Even more, when I see him perform Annie's Song on YouTube, a recording that is from way back in the late 1970's, I just sit amazed.
(As a side note, it just hit me the other day about the actual words to this song, Annie's Song...the title could easily be changed to A Song to God as that is how it makes me feel, words and everything about it. I am also a John Denver fan.)

Per chance, does anyone know if James Galway has recorded any very religious CD's? with standard Christian tunes that everyone knows? I would love to know if he did. I have been looking at a lot of his CD's, but I am sure I have only seen/heard about a portion of them out there. Thanks.

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Tarandros
Posts: 56
Joined: Thu Jul 23, 2009 3:32 pm
Location: Brighton, England.

Postby Tarandros » Sun Jul 26, 2009 5:53 pm

Amir - Welcome to the forum! Since no one's yet responded, the best thing would be to check out Amazon or your fave music store's website. That will give you the best idea in the shortest time.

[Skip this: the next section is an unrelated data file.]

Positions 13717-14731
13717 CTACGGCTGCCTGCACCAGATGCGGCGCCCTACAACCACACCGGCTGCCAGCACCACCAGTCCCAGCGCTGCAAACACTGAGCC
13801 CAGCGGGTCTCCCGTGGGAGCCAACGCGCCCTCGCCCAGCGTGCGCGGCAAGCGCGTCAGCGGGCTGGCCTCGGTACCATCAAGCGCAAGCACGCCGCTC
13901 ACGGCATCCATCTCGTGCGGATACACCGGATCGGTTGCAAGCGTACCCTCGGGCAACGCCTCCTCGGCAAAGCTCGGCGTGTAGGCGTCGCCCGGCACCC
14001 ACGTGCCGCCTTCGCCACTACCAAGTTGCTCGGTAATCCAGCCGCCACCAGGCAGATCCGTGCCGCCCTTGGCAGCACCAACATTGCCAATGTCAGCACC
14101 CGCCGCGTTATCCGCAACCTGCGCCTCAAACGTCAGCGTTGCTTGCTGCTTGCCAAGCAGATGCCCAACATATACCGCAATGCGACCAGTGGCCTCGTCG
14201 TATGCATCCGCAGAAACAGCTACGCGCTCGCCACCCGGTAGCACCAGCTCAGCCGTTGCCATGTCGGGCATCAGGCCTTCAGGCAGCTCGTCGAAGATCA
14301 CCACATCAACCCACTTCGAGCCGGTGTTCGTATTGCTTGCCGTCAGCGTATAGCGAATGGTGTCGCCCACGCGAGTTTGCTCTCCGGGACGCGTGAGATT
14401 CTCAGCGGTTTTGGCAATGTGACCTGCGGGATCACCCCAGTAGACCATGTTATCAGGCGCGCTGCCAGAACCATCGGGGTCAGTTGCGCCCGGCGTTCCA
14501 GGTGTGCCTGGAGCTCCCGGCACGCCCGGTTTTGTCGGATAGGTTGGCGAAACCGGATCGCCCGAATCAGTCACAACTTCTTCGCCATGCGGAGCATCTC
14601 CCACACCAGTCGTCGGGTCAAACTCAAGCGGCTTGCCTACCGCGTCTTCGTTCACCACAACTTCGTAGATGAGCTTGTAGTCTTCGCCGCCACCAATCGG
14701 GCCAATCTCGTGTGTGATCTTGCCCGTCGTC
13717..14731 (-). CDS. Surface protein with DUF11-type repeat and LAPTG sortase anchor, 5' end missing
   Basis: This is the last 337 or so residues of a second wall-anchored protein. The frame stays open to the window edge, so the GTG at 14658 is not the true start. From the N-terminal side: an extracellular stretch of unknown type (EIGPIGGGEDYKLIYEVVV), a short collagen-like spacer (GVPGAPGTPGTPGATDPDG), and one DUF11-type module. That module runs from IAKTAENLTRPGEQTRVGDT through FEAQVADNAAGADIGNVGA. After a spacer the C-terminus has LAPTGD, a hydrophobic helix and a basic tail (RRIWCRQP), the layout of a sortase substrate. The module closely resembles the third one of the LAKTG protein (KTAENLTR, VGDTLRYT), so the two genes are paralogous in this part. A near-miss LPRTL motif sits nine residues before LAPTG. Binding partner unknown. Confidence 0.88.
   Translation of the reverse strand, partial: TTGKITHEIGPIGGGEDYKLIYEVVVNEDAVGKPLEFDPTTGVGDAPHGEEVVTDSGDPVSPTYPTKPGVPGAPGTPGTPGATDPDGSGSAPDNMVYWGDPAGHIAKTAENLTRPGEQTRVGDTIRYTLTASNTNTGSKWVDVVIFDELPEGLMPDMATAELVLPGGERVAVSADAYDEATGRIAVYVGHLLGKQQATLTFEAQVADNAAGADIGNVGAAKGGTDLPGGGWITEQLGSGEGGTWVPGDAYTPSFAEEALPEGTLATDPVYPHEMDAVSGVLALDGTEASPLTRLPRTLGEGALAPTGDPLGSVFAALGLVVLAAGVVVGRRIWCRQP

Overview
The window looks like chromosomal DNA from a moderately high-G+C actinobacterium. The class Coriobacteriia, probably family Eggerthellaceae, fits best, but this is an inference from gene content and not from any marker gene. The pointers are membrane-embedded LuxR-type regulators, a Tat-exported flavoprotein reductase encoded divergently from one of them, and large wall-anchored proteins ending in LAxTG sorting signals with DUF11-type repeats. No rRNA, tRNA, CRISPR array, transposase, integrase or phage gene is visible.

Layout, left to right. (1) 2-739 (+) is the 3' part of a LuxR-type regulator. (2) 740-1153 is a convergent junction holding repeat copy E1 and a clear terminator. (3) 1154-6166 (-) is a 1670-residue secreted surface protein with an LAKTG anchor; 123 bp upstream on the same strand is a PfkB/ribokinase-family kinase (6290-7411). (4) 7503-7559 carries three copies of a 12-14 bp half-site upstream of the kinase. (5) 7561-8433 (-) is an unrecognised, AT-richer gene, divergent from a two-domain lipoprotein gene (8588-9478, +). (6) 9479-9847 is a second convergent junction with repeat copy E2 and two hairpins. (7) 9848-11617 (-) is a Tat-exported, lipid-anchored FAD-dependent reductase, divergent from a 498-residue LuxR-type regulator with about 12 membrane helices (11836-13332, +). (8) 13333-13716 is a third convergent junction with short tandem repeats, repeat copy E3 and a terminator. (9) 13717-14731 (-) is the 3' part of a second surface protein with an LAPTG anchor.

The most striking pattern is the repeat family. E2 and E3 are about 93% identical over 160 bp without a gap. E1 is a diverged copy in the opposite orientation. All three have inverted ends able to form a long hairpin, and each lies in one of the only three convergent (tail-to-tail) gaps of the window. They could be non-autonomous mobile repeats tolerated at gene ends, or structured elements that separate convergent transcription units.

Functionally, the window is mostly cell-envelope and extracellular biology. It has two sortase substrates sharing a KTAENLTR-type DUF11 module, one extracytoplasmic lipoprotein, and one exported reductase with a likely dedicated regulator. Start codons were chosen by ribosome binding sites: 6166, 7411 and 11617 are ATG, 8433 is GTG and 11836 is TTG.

...and while I'm here, I'm going to add a very emphatic vote for Peter-Lukas Graf (see pic on left). Two votes in fact, because he deserves them.

...and whoever mentioned James Galway, wash your mouth out with soap and water...
I agree about Peter-Lukas Graf. I think he's always had the best tone, very even, rounded and every note perfectly hitting the 'sweet spot' with complete evenness throughout the register. For my money, there aren't any other performances of the Bach B minor sonata that come anywhere near his. I'm not at all keen on big vibrato and his vibrato is restrained compared with a lot of other performers'. In other words, I would say he plays with impeccable good taste, his technique always at the service of the music, whereas unfortunately, the reverse is too often the case. Aurele Nicolet was another flautist in the same mould, but there aren't too many of his recordings around thiese days. I'd also mention Severino Gazzelloni. Kind regards, T.